To allow us to tailor the strength of the mitigations to each CCL, we have also outlined a set of security and deployment mitigations. Higher level security mitigations result in greater protection against the exfiltration of model weights, and higher level deployment mitigations enable tighter management of critical capabilities. These measures, however, may also slow down the rate of innovation and reduce the broad accessibility of capabilities. Striking the optimal balance between mitigating risks and fostering access and innovation is paramount to the responsible development of AI. By weighing the overall benefits against the risks and taking into account the context of model development and deployment, we aim to ensure responsible AI progress that unlocks transformative potential while safeguarding against unintended consequences.

Investing in the science

The research underlying the Framework is nascent and progressing quickly. We have invested significantly in our Frontier Safety Team, which coordinated the cross-functional effort behind our Framework. Their remit is to progress the science of frontier risk assessment, and refine our Framework based on our improved knowledge.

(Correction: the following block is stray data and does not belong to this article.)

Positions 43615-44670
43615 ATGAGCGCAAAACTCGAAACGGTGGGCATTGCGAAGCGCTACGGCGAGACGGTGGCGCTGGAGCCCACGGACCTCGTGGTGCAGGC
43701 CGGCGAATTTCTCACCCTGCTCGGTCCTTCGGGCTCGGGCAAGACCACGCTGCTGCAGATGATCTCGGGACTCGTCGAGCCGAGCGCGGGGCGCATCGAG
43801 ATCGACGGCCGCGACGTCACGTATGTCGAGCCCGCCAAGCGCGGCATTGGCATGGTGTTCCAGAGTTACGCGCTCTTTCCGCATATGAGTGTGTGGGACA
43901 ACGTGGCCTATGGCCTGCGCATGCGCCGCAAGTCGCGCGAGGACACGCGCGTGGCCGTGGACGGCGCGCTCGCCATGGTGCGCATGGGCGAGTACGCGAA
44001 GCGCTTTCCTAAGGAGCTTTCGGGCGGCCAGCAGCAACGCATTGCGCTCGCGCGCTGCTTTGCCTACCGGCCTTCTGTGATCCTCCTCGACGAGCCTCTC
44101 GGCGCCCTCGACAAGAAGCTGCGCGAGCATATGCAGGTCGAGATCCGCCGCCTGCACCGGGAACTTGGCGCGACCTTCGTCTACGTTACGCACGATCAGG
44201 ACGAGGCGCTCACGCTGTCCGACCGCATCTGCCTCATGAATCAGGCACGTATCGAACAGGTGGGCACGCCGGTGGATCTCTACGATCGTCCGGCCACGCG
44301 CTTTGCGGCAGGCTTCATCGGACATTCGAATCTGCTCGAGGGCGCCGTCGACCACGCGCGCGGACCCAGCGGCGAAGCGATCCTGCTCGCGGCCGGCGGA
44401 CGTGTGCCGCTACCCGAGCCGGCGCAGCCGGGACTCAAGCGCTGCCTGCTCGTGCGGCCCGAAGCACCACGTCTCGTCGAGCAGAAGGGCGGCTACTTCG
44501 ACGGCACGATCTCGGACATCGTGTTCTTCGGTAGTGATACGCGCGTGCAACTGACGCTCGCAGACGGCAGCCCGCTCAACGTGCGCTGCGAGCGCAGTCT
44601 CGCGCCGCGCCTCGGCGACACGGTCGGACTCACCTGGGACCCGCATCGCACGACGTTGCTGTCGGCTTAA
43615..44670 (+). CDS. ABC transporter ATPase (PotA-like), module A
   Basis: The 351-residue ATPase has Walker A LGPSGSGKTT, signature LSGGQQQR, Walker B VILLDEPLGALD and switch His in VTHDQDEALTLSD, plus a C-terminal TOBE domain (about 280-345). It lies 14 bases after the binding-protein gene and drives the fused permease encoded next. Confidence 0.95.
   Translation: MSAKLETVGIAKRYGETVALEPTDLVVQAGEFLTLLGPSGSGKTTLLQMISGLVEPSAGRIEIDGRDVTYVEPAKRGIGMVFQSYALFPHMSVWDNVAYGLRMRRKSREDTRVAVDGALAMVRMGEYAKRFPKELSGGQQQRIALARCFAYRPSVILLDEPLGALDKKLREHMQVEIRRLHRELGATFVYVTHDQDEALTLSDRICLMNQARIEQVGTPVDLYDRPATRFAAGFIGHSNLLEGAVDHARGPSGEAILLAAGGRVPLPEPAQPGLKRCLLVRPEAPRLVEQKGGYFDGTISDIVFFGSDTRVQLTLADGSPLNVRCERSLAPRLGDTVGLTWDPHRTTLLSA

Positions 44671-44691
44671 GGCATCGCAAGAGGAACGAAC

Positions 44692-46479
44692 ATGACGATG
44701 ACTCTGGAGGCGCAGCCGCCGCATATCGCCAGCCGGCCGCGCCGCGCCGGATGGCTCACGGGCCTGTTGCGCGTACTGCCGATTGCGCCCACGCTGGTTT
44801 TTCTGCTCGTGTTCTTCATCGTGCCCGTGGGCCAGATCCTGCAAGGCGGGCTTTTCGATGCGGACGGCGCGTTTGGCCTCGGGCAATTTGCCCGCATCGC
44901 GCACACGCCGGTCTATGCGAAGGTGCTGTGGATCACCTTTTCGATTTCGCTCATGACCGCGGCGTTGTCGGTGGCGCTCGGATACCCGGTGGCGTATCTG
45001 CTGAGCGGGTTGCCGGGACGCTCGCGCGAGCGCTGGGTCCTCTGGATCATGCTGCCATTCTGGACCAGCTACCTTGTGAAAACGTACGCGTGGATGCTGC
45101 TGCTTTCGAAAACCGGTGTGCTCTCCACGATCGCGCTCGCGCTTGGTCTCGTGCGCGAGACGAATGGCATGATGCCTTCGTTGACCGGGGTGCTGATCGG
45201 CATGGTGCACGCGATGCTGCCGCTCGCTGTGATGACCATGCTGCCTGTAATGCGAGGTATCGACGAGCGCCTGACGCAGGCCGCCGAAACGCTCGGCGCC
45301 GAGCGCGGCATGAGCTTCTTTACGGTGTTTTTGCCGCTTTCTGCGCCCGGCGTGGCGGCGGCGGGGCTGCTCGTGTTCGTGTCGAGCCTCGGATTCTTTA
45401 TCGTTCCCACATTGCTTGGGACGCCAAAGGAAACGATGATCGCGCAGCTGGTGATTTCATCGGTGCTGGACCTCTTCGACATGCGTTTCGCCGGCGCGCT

The team developed an evaluation suite to assess risks from critical capabilities, particularly emphasising autonomous LLM agents, and road-tested it on our state of the art models. Their recent paper describing these evaluations also explores mechanisms that could form a future “early warning system”. It describes technical approaches for assessing how close a model is to success at a task it currently fails to do, and also includes predictions about future capabilities from a team of expert forecasters.

Staying true to our AI Principles

We will review and evolve the Framework periodically. In particular, as we pilot the Framework and deepen our understanding of risk domains, CCLs, and deployment contexts, we will continue our work in calibrating specific mitigations to CCLs.

At the heart of our work are Google’s AI Principles, which commit us to pursuing widespread benefit while mitigating risks. As our systems improve and their capabilities increase, measures like the Frontier Safety Framework will ensure our practices continue to meet these commitments.

We look forward to working with others across industry, academia, and government to develop and refine the Framework. We hope that sharing our approaches will facilitate work with others to agree on standards and best practices for evaluating the safety of future generations of AI models.